George H.W. Bush experienced the burden of having a great man as a father. His father, Prescott, was a Wall Street investment banker who became a U.S. senator and an influential leader in the Republican Party.

George H.W. moved to Texas to escape his father's shadow. He then relied on his father's influential friends to make a fortune in oil before entering politics, where he served as a congressman, ambassador to the United Nations, director of the Central Intelligence Agency, vice president of the United States and then president.

G.H.W. Bush's oldest son, George W., responded to the pressures of having a great man as a father by drinking too much before quitting drinking and using his father's influence to help him become governor of Texas and then U.S. president. YoungSmith said that George W. “spent his entire life, including his presidency, careening between attempts to live up to H.W.'s impossible expectations and efforts to garishly repudiate them."

Obama and Trump

George W. Bush's failures as president contributed to the election of Barack Obama, the first Black president. Obama's parents separated when he was two, when his father left Hawaii and returned to his home country of Kenya. The father-son relationship became the basis for his autobiography, “Dreams from My Father: A Story of Race and Inheritance," where he wrote about the difficulty of not having a father around to help him navigate the issues of being a Black man in a white-dominated country.

“It hardly bears recounting that President Obama built his political persona around a search for his absent dad," YoungSmith said.

Obama was succeeded as president by Donald Trump, who once said he was “so screwed up, because I had a father that pushed me pretty hard."

Fred Trump Sr., a real estate magnate, bullied and intimidated one son – Fred Jr., who died of alcoholism when he was 42. Fred rejected another son, Donald, sending him off to military school when he was 12. When Donald returned, Fred taught his son to be a “killer" in business, that the ends justified the means and that empathy was a sign of weakness.

Freddy just wasn't a killer," Donald said of his brother.

Mary Trump, a clinical psychologist who was the daughter of Fred Trump Jr., said this lack of empathy prevented her uncle, Donald Trump, from acknowledging human suffering, including the widespread death associated with the coronavirus pandemic.

“Acknowledging the victims of COVID-19 would be to associate himself with their weakness, a trait his father taught him to despise," Mary Trump wrote.

Biden, by contrast, talked openly on the 2020 campaign trial about his love for his father and about his own grieving over the death of his son, Beau, who died from brain cancer in 2015. In doing so, he made a very human and relatable connection between his own father, himself, and his own approach to fatherhood.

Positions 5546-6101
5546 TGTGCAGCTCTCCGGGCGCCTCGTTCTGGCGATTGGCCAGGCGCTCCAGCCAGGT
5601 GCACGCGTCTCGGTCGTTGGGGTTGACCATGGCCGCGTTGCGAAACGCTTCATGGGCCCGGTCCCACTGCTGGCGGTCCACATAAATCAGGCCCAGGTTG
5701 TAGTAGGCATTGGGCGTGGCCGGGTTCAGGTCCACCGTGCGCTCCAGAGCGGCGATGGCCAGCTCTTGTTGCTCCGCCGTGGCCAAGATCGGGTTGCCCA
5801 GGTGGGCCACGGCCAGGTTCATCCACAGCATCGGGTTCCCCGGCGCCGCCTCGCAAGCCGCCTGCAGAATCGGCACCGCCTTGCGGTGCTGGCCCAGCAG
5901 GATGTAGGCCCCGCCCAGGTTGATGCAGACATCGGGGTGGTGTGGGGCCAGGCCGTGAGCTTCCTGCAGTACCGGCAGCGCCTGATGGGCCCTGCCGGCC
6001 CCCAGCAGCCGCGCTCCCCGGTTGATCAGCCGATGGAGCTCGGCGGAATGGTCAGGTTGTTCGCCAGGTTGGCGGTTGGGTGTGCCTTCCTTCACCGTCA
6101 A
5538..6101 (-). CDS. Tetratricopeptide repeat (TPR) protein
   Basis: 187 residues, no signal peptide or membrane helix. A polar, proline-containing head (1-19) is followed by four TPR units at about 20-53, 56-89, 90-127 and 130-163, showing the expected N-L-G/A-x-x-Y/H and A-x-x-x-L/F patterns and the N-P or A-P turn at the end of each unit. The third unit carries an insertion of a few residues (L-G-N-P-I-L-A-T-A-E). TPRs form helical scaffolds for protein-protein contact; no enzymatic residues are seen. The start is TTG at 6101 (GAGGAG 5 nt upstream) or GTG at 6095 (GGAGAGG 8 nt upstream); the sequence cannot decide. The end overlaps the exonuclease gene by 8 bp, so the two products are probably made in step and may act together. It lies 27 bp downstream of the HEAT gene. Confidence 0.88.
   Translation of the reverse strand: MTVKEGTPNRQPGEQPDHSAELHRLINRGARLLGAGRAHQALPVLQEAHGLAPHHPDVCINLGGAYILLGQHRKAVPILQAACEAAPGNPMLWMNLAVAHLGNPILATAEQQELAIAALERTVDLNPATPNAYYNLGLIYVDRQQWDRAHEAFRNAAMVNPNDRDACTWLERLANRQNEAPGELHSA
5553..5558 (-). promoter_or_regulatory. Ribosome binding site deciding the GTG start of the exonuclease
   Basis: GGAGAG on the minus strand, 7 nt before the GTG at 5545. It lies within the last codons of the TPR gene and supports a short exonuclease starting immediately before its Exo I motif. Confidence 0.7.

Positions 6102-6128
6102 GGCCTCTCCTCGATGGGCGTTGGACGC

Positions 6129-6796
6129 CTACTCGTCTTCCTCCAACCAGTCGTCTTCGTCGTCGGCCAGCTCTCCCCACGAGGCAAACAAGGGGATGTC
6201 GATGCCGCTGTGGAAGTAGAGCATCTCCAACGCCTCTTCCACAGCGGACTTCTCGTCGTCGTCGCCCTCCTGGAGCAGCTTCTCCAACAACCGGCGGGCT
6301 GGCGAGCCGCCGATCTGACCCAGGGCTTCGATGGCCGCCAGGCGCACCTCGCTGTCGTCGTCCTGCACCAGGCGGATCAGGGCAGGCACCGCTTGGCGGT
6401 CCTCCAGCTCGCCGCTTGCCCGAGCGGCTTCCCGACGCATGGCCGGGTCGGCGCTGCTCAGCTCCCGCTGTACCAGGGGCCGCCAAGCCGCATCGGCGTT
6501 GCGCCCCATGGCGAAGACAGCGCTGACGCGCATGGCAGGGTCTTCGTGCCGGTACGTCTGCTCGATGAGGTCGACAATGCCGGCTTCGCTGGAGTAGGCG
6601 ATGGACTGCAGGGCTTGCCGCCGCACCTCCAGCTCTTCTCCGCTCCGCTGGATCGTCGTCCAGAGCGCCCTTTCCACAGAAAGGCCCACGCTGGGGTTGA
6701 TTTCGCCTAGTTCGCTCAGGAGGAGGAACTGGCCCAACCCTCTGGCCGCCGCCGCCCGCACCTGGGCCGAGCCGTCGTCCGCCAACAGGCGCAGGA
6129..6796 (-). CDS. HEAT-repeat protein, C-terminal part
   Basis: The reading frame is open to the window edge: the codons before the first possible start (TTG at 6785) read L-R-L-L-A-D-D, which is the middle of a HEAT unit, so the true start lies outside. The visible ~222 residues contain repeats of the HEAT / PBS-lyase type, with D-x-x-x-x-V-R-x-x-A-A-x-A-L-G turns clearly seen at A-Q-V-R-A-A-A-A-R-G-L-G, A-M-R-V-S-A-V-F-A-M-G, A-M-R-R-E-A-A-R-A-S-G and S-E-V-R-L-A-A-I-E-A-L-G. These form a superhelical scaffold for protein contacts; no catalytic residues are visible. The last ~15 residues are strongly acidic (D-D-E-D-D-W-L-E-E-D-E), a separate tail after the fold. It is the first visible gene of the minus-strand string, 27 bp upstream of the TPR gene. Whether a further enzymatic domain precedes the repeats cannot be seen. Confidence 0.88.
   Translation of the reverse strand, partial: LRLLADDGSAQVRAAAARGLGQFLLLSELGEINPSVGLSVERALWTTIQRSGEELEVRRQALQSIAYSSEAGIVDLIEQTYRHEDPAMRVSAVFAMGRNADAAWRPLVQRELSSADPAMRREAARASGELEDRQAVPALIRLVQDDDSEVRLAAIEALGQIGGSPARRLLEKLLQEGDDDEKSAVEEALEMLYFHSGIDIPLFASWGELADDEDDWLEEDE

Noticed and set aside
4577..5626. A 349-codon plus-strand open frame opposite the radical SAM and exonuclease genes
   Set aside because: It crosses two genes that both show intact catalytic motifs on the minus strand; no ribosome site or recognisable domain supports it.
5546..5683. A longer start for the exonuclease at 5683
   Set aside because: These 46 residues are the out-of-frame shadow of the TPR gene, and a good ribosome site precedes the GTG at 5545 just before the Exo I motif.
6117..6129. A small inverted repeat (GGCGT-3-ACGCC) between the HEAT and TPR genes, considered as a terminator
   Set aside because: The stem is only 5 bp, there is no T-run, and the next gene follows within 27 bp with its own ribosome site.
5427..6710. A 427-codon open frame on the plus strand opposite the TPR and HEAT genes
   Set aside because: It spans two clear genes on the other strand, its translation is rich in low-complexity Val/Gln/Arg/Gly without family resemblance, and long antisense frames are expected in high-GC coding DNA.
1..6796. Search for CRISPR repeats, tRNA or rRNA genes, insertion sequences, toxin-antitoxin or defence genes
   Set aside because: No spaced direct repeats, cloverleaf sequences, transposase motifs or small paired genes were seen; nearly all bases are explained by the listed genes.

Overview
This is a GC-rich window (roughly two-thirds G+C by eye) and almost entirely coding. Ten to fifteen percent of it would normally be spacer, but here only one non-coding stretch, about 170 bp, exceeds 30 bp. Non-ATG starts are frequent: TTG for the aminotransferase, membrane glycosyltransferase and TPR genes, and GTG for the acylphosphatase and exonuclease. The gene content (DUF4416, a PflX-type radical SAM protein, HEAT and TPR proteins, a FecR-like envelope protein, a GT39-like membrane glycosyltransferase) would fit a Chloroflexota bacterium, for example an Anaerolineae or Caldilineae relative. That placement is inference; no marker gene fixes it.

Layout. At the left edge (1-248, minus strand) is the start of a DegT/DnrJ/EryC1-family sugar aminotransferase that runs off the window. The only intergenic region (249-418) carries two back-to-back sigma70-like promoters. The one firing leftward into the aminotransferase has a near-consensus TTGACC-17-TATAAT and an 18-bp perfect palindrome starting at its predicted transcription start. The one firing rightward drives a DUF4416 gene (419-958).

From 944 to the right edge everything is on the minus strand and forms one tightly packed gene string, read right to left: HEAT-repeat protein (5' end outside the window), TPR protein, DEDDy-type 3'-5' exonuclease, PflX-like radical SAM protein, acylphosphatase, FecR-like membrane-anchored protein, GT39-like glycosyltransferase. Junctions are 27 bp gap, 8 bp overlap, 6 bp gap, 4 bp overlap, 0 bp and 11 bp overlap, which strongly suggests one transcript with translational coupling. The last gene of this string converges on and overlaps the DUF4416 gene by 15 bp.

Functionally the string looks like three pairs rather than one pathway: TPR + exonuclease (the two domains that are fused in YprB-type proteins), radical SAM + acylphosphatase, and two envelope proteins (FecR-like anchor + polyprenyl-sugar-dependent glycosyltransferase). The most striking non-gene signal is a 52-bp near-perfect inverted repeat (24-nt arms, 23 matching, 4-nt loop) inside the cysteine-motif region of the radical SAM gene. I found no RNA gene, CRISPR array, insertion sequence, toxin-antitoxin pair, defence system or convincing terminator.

[Like what you've read? Want more? Sign up for The Conversation's daily newsletter.]The Conversation

Chris Lamb, Professor of Journalism, IUPUI

This article is republished from The Conversation under a Creative Commons license. Read the original article.

These two 'Biden-Republican' districts highlight Colorado's leftward trend over the last decade

Daily Kos Elections has calculated the 2020 presidential results for every state Senate and state House district in Colorado, a one-time swing state that has shifted sharply to the left over the last few years. You can find all of our district-level data nationwide at this bookmarkable permalink.

Joe Biden beat Donald Trump by a wide 55-42 margin, which was the best Democratic performance at the top of the ticket since Lyndon Johnson's 1964 landslide. Unsurprisingly, Democrats also maintained their majorities in both chambers of the legislature.

In the House, where all seats are up every two years, Democrats enjoy the same 41-24 majority they went into 2020 with. Team Blue took control of the lower chamber in 2004 after 28 years in the minority and, apart from the two years following the 2010 Republican wave, they've held it ever since. Crossover voting helped the GOP, but not nearly enough: Republicans hold all 22 Trump districts but just two of the chamber's 43 seats that went for Biden.

Those two Biden-Republican seats illustrate Colorado's overall leftward trajectory well. In HD-43 in Douglas County, state Rep. Kevin Van Winkle won his fourth and final term 53-47 despite Biden winning his district 52-46. Only a few years ago, though, it would have been shocking to imagine a Democratic presidential candidate winning in a constituency located in what has long been Team Red's biggest source of strength in the Denver area: Mitt Romney carried Van Winkle's HD-43 by a wide 58-40 margin, while Trump won it 49-42. Even in 2018, Republican Walker Stapleton took this seat 51-47 despite losing the governor's race to Democrat Jared Polis in a 53-43 blowout.

His colleague is Colin Larson, who secured his second term 51-46 in HD-22, a 49-48 Biden district in neighboring Jefferson County that also was solidly red not long ago: Trump won it 50-41 in 2016 and Romney carried it 55-43 four years earlier.

In the Senate, meanwhile, Biden won 23 districts to Trump's 12, with Republicans occupying all the Trump seats plus three Biden constituencies, leaving Democrats with a 20-15 advantage overall. Only half of the chamber is up each cycle, though, so only two of these Republicans had to fight against anti-Trump headwinds last year.